Through my good friend Google and my other friend Trial and Error, I’ve finally got Deco Sketch in line for review at the last 2 remaining worth-while app stores. I’m still debating if BlackBerry is worth it considering the small user base. I haven’t written it off yet, I just need to put it down for now and focus on client projects right now.
Deploying to Amazon is nearly identical to Android. You can use the same .apk file published from Flash Professional CS5.5 for use on Android with one exception. The AIR download URL needs to be updated for users without it already installed, or it needs to packaged with the captive runtime. I’ll show you both ways so you’re not stumbling around the web sorting through endless dead-end links like I was.
The easier approach is updating the AIR download URL for Amazon. While you can select which market your app is being deployed to in the AIR publish settings, the actual link it points to is wrong. Why Adobe hasn’t issued an update for Flash Professional CS5.5 is beyond me. You’ll need to find the market.xml file in your Flash application folder usually located at C:\Program Files\Adobe\Adobe Flash CS5.5\en_US\Configuration\Android on Windows. The URL for Amazon is set to
but it needs to be:
A minor difference but a difference nonetheless. Publish as you would from the Flash IDE and your .apk now points to the correct location to download AIR if the user doesn’t already have it installed.
The other way is to package your app with the AIR captive runtime using the ADT ( AIR Development Tool ). The advantage here is you have control of what version is being used and the user isn’t asked to download another app. In the case of the NOOK this is handy considering it only supports AIR 2.6 and can’t be user upgraded. The disadvantage is that it ads approximately 8mb to your app.
ADT is included with the Adobe AIR SDK which you can be downloaded here: http://www.adobe.com/special/products/air/sdk/. You may already have in installed with Adobe Flash Pro CS5.5 in this directory: C:\Program Files\Adobe\Adobe Flash CS5.5\AIR2.6\bin file name adt.bat. If you need to download the SDK, I recommend extracting the files somewhere that’s easy to get to. The root of your OS drive is convenient: c:\AIR. Currently, AIR is at version 3.1. If you need to overlay Flash Pro with 3.1, follow the instructions here: http://kb2.adobe.com/cps/908/cpsid_90810.html
Once ADT is downloaded, you’ll need to pull together all the files your app needs to compile – myApp.apk, myApp.swf, myCert.p12, myApp-app.xml, icon36.png, icon48.png, icon72.png and any other files your app relies on for publishing. In the essence of making things simple, I recommend copying these files to the same folder that adt.bat lives ( in the \AIR\bin directory of the AIR SDK ), temporarily. This way, the command is shorter, easier to read and less prone to error. You can just delete them or put them back in your apps project directory afterwards.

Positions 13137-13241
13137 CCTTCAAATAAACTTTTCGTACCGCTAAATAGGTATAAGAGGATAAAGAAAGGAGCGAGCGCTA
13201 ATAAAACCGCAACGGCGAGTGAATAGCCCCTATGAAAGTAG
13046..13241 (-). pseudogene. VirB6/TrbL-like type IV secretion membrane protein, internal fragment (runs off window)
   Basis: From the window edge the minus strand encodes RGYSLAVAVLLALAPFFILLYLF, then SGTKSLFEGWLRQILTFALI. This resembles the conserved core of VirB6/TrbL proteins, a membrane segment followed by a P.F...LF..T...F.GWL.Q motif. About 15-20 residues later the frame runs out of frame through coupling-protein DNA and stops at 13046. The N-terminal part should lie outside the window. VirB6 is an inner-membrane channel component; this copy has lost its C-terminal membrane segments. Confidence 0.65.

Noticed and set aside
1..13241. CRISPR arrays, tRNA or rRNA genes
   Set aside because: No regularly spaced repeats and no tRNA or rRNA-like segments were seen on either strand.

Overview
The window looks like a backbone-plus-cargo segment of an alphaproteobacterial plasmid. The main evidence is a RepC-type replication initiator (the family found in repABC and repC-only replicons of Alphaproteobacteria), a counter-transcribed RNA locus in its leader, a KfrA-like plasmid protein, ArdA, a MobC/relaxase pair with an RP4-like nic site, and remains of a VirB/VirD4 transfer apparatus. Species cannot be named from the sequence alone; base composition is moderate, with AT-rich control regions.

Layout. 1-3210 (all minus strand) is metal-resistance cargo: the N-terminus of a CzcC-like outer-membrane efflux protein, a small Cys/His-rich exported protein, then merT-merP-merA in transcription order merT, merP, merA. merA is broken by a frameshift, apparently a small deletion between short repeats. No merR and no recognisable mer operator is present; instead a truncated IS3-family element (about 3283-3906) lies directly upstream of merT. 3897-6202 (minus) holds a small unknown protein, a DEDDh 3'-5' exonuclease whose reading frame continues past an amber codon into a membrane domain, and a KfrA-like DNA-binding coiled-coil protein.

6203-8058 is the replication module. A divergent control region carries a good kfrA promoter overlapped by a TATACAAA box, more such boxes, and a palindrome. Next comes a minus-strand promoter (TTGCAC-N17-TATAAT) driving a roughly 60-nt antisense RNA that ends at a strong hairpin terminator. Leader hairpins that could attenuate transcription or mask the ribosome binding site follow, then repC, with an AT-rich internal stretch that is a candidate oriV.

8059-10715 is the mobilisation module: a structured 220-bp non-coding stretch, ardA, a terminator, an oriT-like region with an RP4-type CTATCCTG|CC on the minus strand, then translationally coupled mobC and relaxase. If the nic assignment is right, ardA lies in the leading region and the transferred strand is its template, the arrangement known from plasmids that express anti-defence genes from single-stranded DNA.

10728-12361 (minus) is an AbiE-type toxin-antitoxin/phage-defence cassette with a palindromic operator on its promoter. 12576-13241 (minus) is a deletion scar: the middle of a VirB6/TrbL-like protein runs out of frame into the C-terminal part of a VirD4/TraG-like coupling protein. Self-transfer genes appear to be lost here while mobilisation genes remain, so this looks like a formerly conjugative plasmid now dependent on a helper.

If you’re not comfortable working with the command line, this is where it gets a little tricky. In Windows, Start > Run > cmd.exe. On mac, Applications > Utilities > Terminal. Navigate to the ADT ( adt.bat ) location using the change directory command:
If you put AIR on another drive than your OS:
Now you need to put together a long command string that references the app resource files that looks something like this:
adt.bat -package -target apk-captive-runtime -storetype pkcs12 -keystore myCert.p12 myApp.apk myApp-app.xml myApp.swf icon-36_android.png icon-48_android.png icon-72_android.png
Pay close attention to the “-” locations. These specify the commands to be executed. I found it was easiest to type this out in a text file first rather than directly in the command line. You can then copy and paste.
A note about the icons: be sure they’re in the same relative location as specified in the AIR publish settings in the Flash Pro IDE. By default, Flash creates an “AppIconsForPublish” directory within your bin folder and copies the icons there. If you haven’t changed the myApp-app.xml file, then this is where your app expects them to be. Also, if you’re using the same source FLA for iOS deployment, the myApp-app.xml file will likely have references to the iOS specific icons as well. Delete those entries from the xml for now ( Flash will put them back next time you open the publish settings ) otherwise ADT will give you an error stating that they’re missing and won’t compile. So your final XML file should only reference Android icons:
<icon> <image72x72>AppIconsForPublish/icon-72_android.png</image72x72> <image48x48>AppIconsForPublish/icon-48_android.png</image48x48> <image36x36>AppIconsForPublish/icon-36_android.png</image36x36> </icon>
If all your i’s are dotted and t’s are crossed, you’re ready to compile your .apk file with the command line you created. Copy and paste your formatted ADT command into the terminal and hit enter, if everything’s where it should be, you should get a 2-3 pause and then asked for your password. Enter your password ( it doesn’t show what you type in so be sure to do it only once ), hit enter, and voila! You’ve got your self an Android app ready for deployment with the AIR captive runtime included! You should see your new compiled .apk file updated in filesize + about 8mb. If you get an error, retrace your steps, double check your command string and try it again.
If you’re compiling for the NOOK, you’ll only need to use ADT if you’re app is published with AIR 2.7 or higher. The NOOK only supports AIR 2.6 right now. Flash Professional CS5.5 comes pre-installed with AIR 2.6 so if you haven’t updated it, you can publish direct from the IDE without the need for any of these steps.
I spent a bunch of time online trying to track this info down. Wojciech Sierakowski’s article on AIR for Android and iOS was a great help.